RAMBO – [Woes]

I never have to look very far or dig very deep at all when looking at the music industry that was formed decades ago here in Chicago, and while it makes my job that much easier, it also can make it difficult to decide what I want to write about next. One of the more local artists that I heard about recently is Woes, a 26-year-old emcee from the city who has definitely been making waves but considering this movement has been thanks to mostly singles at this point, I think it is time that he drops a new project soon.

Luckily, this is the case, and although his work has been predominantly on his own with the exception of a few guest verses over the years including an insane contribution from Ric Wilson on his record “School Zone” which dropped last year, he seems to fair just fine without too much assistance from anyone else. Although he’s new to my radar, Woes thoroughly impressed me with his latest release “RAMBO” which was produced by Goodboy, and it turns out that this record is expected to be featured on his upcoming EP DON’T BLINK which is set to release on July 8th, so I am definitely excited to hear what else he has in store for us.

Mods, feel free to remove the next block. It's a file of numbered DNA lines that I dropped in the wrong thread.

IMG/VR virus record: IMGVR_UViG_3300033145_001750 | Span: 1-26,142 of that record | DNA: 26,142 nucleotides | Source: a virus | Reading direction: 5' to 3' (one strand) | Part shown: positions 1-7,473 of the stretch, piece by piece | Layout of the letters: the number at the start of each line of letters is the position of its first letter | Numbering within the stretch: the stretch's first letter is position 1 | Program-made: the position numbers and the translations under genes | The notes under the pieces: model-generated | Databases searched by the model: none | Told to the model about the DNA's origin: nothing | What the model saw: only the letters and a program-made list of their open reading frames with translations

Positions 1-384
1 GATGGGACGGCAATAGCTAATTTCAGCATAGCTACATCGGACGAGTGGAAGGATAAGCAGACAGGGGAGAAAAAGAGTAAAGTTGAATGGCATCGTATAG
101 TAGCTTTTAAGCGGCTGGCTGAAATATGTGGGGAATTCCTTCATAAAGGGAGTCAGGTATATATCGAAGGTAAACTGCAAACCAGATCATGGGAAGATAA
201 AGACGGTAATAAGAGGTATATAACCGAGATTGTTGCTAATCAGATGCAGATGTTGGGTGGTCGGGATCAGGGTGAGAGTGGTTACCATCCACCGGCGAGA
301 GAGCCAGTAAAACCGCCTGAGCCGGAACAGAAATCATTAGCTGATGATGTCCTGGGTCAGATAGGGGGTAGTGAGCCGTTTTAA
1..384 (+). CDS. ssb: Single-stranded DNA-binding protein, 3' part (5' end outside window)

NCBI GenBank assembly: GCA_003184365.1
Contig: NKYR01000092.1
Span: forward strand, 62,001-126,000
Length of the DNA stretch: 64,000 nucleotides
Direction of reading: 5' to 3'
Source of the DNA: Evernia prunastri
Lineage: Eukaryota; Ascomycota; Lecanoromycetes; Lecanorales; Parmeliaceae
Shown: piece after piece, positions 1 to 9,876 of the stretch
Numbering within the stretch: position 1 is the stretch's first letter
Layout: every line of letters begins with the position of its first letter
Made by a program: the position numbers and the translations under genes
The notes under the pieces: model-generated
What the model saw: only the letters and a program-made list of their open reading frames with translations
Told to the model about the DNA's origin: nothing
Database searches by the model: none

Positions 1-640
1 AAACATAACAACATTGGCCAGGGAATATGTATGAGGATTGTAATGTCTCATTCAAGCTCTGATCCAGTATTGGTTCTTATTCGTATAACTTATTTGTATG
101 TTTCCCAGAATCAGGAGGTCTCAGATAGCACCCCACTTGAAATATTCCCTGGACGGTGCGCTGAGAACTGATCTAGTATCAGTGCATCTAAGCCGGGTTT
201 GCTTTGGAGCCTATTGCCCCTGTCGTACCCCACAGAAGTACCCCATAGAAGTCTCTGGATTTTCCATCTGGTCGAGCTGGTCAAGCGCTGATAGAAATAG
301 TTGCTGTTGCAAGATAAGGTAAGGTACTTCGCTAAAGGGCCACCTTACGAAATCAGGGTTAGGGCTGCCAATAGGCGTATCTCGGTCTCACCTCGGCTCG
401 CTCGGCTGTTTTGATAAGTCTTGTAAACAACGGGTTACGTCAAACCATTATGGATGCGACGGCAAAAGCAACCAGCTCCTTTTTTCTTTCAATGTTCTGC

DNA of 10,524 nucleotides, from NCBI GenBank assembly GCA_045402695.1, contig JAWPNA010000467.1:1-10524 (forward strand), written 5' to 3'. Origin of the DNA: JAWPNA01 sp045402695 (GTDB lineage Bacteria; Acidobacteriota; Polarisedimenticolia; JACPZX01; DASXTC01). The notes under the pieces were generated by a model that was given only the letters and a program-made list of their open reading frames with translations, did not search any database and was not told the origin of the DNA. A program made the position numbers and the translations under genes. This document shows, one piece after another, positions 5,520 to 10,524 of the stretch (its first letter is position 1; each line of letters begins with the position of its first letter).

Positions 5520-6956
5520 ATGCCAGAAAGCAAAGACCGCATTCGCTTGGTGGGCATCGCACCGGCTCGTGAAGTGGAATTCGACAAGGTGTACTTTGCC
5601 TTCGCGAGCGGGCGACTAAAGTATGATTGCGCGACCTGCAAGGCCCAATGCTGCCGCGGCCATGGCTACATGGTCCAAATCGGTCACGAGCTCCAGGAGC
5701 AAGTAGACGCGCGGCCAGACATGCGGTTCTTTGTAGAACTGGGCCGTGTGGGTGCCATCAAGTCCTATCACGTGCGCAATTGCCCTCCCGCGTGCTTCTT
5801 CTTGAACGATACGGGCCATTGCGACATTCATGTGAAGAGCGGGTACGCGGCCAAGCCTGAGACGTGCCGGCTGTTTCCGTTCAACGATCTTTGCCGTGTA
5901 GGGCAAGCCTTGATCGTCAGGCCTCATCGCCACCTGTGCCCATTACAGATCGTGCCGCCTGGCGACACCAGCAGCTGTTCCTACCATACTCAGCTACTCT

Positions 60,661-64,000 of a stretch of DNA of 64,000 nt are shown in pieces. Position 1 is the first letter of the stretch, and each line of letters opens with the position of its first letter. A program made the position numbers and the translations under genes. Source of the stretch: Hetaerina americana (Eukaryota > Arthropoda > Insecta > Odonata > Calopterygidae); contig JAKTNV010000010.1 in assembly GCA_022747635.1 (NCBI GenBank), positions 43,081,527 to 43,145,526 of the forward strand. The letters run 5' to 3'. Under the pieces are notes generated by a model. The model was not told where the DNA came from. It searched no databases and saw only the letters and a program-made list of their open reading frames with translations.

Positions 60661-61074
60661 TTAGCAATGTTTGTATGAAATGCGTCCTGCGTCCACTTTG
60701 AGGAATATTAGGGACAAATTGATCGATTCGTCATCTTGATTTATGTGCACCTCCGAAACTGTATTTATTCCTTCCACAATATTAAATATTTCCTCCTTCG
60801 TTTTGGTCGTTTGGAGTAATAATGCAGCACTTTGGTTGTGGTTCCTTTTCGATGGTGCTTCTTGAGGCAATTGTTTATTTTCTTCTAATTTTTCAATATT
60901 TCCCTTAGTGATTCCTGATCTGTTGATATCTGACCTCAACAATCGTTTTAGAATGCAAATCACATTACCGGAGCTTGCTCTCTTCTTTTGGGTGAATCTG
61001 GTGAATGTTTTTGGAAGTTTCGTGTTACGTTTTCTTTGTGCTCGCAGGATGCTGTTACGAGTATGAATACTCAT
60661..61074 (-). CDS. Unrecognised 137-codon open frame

The instrumental in this one is minimalistic but utilizes a super pliable, effervescent melody that is truly captivating, proving to be the best possible beat selection for Woes after hearing the destruction he causes behind the mic. There is this gritty ruthlessness behind his delivery that shows off his hard-nosed personality, but the creativity he incorporates into this track is definitely not something that should go overlooked.

I say this because there are countless bars that seem to show off his inventive lyricism and complex double entendres which seem to double, triple, and even quadruple down on narratives in the most intriguing way possible, never leaving a page unturned or a simile on the table. Woes definitely caught my attention in a huge way with “RAMBO”, so I am looking forward to his upcoming EP to see what else he has up his sleeve. If it’s anything like this single, though, or even the well-shot visual directed by Robert Salazar for that matter, there is no doubt in my mind that it is going to prove to be a tremendous game-changer in the Chicagoan’s career.